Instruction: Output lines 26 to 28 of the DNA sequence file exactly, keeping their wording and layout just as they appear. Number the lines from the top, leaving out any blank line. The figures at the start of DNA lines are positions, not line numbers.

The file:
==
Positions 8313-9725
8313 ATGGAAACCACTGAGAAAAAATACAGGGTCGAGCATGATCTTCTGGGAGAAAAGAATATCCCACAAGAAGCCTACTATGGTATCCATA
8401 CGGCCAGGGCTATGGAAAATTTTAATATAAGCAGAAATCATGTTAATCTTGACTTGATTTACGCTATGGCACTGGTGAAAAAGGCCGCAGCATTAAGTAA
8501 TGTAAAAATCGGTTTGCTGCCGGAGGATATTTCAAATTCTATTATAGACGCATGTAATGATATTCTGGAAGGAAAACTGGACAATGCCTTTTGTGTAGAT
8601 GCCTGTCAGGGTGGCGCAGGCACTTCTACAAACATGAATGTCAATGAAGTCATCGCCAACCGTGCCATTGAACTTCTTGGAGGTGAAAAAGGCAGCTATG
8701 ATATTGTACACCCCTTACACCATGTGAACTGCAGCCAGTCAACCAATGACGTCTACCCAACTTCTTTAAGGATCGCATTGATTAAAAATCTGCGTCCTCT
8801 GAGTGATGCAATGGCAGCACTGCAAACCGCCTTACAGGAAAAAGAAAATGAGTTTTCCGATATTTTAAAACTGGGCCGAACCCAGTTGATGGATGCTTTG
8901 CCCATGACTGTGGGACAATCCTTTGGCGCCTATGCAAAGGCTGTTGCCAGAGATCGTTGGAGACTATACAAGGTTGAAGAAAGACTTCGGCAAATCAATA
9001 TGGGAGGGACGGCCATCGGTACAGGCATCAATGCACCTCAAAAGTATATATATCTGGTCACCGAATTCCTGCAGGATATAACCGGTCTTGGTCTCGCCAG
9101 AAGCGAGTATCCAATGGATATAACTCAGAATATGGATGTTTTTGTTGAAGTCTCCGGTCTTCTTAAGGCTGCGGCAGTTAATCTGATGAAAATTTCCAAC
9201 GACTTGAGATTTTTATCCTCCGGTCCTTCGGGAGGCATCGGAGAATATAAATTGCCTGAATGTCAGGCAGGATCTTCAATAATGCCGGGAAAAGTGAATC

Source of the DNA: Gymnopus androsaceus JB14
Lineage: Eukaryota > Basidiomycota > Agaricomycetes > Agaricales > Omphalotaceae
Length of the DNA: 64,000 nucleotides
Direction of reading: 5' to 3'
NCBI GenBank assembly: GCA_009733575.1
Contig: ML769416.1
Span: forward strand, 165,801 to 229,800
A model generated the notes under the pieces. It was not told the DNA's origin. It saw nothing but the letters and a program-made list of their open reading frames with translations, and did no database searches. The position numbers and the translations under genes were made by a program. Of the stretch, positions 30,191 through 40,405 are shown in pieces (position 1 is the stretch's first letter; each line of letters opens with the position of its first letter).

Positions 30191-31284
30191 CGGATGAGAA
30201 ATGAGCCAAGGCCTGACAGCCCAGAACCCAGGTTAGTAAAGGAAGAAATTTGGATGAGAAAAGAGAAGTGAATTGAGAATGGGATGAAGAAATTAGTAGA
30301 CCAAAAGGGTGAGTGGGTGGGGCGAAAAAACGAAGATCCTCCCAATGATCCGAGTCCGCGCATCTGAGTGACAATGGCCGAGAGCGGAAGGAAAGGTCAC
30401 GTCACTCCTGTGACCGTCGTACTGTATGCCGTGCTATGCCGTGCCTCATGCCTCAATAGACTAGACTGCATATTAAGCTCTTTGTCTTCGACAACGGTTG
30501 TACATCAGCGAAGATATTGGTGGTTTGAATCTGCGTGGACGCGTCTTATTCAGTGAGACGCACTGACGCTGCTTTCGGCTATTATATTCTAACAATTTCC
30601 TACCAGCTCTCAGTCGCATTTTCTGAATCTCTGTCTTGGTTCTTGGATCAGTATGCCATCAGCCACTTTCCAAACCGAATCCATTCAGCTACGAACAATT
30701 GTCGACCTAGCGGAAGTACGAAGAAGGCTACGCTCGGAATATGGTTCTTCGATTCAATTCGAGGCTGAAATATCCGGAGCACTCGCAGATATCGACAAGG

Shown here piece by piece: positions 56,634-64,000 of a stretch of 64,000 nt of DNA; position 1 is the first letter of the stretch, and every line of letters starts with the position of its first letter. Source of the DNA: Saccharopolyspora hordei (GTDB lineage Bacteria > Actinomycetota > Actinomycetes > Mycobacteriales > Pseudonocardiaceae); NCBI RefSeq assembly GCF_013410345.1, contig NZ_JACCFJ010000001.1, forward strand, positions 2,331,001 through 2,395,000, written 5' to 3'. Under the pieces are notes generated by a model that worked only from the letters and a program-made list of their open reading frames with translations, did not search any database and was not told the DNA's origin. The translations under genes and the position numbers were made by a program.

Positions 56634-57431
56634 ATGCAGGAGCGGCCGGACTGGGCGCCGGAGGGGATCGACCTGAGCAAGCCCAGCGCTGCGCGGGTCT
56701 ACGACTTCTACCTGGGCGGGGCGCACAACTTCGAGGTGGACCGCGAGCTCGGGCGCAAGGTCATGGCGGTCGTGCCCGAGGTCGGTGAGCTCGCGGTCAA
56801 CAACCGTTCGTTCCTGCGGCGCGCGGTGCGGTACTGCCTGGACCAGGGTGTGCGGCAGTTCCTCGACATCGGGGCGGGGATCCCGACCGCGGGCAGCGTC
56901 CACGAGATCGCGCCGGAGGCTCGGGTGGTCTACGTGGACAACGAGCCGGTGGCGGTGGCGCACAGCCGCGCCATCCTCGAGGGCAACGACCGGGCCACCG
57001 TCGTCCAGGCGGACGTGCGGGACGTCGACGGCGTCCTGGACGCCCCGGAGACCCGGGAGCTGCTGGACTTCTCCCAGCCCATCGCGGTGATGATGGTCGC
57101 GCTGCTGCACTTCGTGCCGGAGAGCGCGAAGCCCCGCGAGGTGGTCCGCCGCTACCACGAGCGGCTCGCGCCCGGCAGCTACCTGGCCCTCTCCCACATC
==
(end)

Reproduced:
30601 TACCAGCTCTCAGTCGCATTTTCTGAATCTCTGTCTTGGTTCTTGGATCAGTATGCCATCAGCCACTTTCCAAACCGAATCCATTCAGCTACGAACAATT
30701 GTCGACCTAGCGGAAGTACGAAGAAGGCTACGCTCGGAATATGGTTCTTCGATTCAATTCGAGGCTGAAATATCCGGAGCACTCGCAGATATCGACAAGG

Shown here piece by piece: positions 56,634-64,000 of a stretch of 64,000 nt of DNA; position 1 is the first letter of the stretch, and every line of letters starts with the position of its first letter. Source of the DNA: Saccharopolyspora hordei (GTDB lineage Bacteria > Actinomycetota > Actinomycetes > Mycobacteriales > Pseudonocardiaceae); NCBI RefSeq assembly GCF_013410345.1, contig NZ_JACCFJ010000001.1, forward strand, positions 2,331,001 through 2,395,000, written 5' to 3'. Under the pieces are notes generated by a model that worked only from the letters and a program-made list of their open reading frames with translations, did not search any database and was not told the DNA's origin. The translations under genes and the position numbers were made by a program.